I watched as big men shook the goal posts back and forth until they started to break with a loud crack you could hear no matter where you stood. And they fell, and everyone squished us as we reach for a piece of wood on the ground painted red and gold. I got a piece the size of a pencil and stuffed it in my pocket.
As I stood up, a guy in a USC uniform wearing #19 basically ran me over. He stopped and picked me up, dusted me off and said sorry and started off on his way to the locker room.
I did something I had seen athletes do in sports and swatted him on the butt with my hand. Then Prince Hal Bedsole dropped his towel right next to me, and I grabbed that before anyone else could react. I still have it. One of three I have—Mike Garrett’s that he actually tossed to me when he finished speaking to the crowd at the Coliseum after his final home game ever against Wyoming (just after the famous picture where I am reaching out touch my hero), and one from Bobby Chandler who left it on the bench when the game ended in the Rose Bowl against Michigan in 1970. Again we were on the field when that game ended.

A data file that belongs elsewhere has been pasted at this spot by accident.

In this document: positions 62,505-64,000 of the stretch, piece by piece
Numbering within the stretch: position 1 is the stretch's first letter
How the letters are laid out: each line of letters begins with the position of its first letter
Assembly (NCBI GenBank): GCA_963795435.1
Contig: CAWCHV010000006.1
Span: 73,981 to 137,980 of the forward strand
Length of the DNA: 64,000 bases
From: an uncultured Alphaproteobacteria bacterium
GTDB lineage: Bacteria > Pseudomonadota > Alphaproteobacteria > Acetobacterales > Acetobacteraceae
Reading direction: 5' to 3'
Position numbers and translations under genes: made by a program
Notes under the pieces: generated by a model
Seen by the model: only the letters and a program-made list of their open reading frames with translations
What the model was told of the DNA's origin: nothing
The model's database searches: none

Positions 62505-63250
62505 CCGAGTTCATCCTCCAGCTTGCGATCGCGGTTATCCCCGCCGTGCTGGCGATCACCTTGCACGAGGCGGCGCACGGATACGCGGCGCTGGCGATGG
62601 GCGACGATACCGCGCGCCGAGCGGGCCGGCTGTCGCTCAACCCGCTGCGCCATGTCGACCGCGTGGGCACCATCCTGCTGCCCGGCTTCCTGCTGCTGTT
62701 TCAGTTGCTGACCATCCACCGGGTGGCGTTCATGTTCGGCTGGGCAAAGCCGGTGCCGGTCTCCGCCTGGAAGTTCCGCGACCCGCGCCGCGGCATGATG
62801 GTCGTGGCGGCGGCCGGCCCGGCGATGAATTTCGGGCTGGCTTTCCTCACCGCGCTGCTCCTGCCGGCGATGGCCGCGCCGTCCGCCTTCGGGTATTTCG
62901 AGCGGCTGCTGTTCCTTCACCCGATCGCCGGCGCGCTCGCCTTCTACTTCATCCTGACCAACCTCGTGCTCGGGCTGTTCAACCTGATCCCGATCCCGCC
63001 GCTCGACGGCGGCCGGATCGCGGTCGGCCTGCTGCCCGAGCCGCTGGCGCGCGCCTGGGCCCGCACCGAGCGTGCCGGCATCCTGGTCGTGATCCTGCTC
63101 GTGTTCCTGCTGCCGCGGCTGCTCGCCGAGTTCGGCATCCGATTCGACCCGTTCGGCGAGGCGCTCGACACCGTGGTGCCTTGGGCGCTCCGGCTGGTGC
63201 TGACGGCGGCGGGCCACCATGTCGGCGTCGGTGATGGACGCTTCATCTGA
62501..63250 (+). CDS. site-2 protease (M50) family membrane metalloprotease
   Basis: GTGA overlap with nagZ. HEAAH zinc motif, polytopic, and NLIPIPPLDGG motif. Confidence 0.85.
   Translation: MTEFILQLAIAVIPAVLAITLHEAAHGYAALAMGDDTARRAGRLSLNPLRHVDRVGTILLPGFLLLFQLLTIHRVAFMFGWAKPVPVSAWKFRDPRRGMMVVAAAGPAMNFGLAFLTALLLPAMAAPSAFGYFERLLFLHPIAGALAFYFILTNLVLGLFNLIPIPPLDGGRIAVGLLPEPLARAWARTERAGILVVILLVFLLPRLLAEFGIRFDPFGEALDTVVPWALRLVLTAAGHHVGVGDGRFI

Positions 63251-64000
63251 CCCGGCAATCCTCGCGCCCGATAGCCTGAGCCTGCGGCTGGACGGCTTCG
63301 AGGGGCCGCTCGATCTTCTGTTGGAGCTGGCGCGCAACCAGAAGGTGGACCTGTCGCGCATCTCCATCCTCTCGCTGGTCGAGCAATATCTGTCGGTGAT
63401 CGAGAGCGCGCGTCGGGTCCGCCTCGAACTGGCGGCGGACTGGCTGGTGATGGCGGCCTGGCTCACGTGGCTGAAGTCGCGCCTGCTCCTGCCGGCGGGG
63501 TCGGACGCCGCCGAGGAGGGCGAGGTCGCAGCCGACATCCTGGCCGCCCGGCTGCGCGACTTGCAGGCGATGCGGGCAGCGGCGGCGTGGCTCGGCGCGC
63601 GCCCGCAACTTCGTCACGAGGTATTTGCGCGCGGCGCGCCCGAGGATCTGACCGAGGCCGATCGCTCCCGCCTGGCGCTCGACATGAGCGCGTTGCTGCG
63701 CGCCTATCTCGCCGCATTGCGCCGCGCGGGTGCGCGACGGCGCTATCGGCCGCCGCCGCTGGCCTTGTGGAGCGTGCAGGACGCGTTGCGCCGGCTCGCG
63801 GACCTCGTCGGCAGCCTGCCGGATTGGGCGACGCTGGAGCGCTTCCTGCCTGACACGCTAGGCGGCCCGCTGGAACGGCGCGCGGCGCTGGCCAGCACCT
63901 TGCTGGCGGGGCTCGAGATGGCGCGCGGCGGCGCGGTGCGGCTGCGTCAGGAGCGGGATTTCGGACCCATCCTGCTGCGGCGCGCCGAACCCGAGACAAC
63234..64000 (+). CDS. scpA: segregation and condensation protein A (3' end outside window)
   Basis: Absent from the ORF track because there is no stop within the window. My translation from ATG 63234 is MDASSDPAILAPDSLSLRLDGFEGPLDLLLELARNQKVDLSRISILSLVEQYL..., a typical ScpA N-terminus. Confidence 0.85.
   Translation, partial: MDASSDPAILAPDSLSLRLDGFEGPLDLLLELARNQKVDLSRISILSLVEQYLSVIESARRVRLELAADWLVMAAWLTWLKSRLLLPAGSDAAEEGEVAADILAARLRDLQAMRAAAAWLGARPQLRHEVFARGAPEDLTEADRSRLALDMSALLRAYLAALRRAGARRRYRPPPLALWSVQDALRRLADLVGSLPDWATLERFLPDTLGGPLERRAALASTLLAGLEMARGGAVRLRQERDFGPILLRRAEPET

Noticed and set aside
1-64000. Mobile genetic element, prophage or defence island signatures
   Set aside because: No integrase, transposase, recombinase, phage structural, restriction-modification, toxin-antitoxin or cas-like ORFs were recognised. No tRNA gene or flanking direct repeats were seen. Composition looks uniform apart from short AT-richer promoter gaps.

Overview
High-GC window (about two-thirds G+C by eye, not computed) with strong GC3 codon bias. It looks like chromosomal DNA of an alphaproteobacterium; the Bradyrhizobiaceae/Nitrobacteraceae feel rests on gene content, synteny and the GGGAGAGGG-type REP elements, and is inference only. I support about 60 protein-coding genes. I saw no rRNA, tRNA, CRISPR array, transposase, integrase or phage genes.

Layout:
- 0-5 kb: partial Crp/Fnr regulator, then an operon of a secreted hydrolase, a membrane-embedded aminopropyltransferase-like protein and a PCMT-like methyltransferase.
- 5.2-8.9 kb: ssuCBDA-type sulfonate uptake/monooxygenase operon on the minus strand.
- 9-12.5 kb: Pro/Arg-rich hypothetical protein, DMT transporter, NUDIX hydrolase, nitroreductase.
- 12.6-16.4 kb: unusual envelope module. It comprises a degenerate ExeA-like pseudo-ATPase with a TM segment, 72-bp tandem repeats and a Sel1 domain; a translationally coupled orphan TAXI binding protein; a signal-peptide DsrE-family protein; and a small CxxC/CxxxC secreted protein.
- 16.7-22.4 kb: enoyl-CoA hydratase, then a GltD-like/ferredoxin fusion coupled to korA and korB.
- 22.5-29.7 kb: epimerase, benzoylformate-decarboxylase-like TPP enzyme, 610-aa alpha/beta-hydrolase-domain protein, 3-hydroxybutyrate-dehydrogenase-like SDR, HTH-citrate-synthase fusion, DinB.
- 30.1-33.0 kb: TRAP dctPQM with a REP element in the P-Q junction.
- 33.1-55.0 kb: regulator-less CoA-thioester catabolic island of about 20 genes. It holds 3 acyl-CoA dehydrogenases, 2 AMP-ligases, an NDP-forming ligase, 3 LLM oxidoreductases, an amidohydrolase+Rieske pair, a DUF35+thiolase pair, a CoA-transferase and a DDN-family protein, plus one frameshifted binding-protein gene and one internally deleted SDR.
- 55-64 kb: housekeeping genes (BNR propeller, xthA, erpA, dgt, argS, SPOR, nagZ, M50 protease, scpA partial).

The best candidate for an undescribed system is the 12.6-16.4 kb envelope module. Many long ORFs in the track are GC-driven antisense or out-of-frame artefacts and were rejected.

Did I ever tell you how I was standing ON the Michigan sideline, rooting for Stanford when Rod Garcia won the game with a last second field goal? Like standing next to Michigan players. With my little brother and his friend and my girlfriend. Crazy.
And then we just kind of hung out on the Rose Bowl field until big guys started moving us towards the stands, where more big guy started moving us up the stairs and out the stadium.
The traffic has never changed. It was horrific. No wonder an NFL team will not go there. I am sure I talked for a few minutes, and then fell asleep the entire rest of the way. When we got home, my grandma was magically back in the car, and they bid me adieu at my house on Holly Knoll Drive.
The next morning, the sports page was awaiting me at the breakfast table with my bowl of Trix. And after reading it, I cut it up and dutifully put it into the scrapbook that started with the Belinsky game. A scrapbook that started a lifetime of keeping sports clippings, which continues to this day and will continue until I check out.
We won, and we were the best team in the country. It was a great way to start 1963 and a great way to start a lifetime love affair with my USC Trojans.
USC-Wisconsin, January 1, 1963.
Happy Holidays, Merry Christmas, and Fight On!